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Monday, April 17, 2006

On Being Italian: Statali, Autonomi & Dependenti

Italians can be split into three classes based on their job. These three classifications do not include people born to wealth or the super affluent, successful businessmen such as Silvio Berlusconi.

The Statali: These are people who work for the government. Statali cannot, for anything short of murdering their boss, be fired. They have absolute job security until they reach retirement age, which is in their late forties to early fifties. They have superior benefits, including paternity leave with pay; very generous retirement programs and the absolute right, after a few years on the job, to be transferred to the same job back in their home town. They work a 35 hr week but do not have to show up if they do not want to and because they work such short hours they can moonlight and make extra, unreported income. They have many paid days off each year, get special government rates at hotels and resorts, receive higher earnings on their savings and pay lower loan interest rates. They are both envied and despised by the Italian general population. One of the most egregious stories of Statali benefits involves elected office. When an individual is elected to the Chamber of Deputies--that is, becomes an elected representative of the people (there are 620 such positions), he only has to serve one term (less than 12 months) in order to receive a lifetime state pension that is significantly greater than that received by school teachers and lesser state officials who must work 35 years before reaching retirement.

The Autonomi: These are the self employed. They own their own business and have one great advantage over both the Statali and the Dependenti; they can avoid paying income taxes. In Italy, it is a fact of life that, if possible, one avoids paying taxes by under-declaring income. The Autonomi say to themselves: “It is a given that since the government babies the Statali workers and wastes money on them, it is furbo (clever) of us to figure out as many creative ways as we can to cheat the government since it will only waste our tax money on the Autonomi.” It is also a given then, that the Autonomi, since they do not have the benefits or extra perks that the Statali have, chronically gripe about how they are forced to lie and cheat to avoid paying taxes to support the Statali who live off the government’s big tit.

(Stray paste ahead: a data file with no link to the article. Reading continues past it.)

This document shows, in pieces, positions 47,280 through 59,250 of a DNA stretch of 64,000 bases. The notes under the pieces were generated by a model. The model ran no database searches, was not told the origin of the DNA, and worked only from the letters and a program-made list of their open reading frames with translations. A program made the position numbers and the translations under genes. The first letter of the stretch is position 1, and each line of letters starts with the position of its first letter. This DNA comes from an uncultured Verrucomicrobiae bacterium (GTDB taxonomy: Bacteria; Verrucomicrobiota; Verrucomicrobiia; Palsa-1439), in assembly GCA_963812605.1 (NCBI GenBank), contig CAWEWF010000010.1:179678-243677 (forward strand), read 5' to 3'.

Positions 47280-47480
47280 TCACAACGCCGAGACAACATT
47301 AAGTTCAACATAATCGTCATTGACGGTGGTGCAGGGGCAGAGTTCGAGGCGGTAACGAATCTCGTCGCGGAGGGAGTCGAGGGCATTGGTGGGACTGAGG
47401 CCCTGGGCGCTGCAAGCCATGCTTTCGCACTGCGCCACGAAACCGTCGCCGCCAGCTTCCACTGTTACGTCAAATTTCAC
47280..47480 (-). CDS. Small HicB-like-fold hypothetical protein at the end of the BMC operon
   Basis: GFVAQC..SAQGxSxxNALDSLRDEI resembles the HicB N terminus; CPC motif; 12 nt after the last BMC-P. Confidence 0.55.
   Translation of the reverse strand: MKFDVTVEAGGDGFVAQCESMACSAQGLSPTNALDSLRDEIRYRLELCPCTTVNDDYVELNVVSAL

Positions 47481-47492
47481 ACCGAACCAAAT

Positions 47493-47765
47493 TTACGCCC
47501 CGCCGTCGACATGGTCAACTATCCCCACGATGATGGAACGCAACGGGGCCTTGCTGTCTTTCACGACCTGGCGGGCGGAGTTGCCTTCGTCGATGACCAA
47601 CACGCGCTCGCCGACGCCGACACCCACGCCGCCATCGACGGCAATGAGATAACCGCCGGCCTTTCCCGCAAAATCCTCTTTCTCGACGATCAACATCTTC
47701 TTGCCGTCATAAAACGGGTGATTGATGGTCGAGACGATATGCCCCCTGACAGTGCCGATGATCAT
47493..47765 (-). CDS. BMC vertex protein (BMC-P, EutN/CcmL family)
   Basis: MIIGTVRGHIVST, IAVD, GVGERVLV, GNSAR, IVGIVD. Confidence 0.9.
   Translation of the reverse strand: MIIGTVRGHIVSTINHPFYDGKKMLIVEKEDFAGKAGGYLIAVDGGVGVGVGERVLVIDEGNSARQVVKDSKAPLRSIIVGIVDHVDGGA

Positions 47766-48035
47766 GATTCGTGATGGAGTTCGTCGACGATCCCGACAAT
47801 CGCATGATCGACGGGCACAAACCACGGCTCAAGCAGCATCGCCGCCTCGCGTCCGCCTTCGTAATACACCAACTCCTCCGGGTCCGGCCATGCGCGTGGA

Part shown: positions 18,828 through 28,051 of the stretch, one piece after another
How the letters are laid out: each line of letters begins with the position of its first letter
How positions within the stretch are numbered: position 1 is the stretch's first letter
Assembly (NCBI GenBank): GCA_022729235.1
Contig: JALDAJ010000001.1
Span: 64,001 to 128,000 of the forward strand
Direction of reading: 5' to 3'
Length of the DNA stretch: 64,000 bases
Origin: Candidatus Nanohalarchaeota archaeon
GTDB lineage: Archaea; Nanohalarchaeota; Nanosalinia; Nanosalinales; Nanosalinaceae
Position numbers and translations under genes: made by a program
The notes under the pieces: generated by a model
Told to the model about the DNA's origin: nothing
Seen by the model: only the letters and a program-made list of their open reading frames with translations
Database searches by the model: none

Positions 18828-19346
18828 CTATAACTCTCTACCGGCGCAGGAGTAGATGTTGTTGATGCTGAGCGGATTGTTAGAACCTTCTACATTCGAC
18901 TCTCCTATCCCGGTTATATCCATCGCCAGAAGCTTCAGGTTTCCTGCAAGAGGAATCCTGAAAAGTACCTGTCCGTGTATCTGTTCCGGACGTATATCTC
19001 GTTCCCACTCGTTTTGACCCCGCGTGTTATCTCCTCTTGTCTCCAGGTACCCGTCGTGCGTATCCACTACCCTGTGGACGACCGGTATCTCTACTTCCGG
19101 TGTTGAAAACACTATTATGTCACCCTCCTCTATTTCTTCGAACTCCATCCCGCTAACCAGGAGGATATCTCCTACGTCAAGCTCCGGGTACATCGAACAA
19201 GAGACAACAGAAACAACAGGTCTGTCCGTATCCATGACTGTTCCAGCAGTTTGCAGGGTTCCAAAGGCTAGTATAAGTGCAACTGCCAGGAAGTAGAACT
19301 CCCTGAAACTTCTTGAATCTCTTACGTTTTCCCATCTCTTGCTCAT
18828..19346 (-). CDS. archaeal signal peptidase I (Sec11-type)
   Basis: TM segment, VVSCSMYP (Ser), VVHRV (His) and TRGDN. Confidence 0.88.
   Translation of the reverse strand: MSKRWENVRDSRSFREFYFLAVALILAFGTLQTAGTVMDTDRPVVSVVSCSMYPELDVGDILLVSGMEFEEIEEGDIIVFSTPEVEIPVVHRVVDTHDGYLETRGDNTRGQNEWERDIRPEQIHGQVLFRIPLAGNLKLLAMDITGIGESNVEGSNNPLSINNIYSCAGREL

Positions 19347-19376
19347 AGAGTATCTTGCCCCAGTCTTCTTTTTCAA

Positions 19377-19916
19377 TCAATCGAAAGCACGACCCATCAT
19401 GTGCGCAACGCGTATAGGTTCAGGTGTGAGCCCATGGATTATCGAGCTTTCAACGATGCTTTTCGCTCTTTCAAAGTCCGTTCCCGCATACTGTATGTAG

Our experience of an Autonomi member in action was Marisa, the woman who rented us our apartment in Rome. Within minutes after meeting us she asked that we sign a letter stating that we were paying only half the amount of rent that we were actually paying. Since she makes a living renting her apartments, she is self employed and part of the Autonomi group. Thus, she believes it is only fair that she cheat the government out of taxes in order to survive. That is also why she was not at all self conscious asking us to sign an untruthful statement.

Also, when we bought books at either of our two favorite bookstores in Trastevere, we were almost always given a hand written receipt because Autonomi store owners, for the most part, do not run sales through their cash registers. Predictably, both book store owners complained mightily about taxes and how they have to cheat to survive.

The Dependenti: These people are the employed; they work for others. They have limited benefits, work long and rigid hours, cannot moonlight, make far less money, and are the unhappiest of the three groups. They are the ones who are most angry and who are most apt to complain about the lousy work ethic of the Statali and the cheating, tax avoiding Autonomi. They complain that they alone are carrying the nation on their backs because they are paying high taxes and the other two groups are either gobbling the taxes up with their benefits or almost completely avoiding paying taxes and coasting.

When the Autonomi and the Dependenti talk they complain about the Statali and their easy, lazy life. When the Statali and the Dependenti talk, they put down the Autonomi because they pay very little taxes. When the Automoni and the Statali talk, they make clucking noises about the “poor working stiffs” who have it so bad. Bruno, our Florence, physician-surgeon friend, falls into an interesting category in terms of these three groups. He is technically a self employed professional (Autonomi), but since his surgery and practice hours run through a hospital and a group practice, he does not have the option to launder and hide income and so he is taxed as though he were part of the Dependenti group.

Despite all the anger and resentment directed toward the Statali by two thirds of the working population, most Italians would give their last pot of sugo for a Statali job. The general belief among Italians is that: "Once you get on the big tit you never have to work or worry again."


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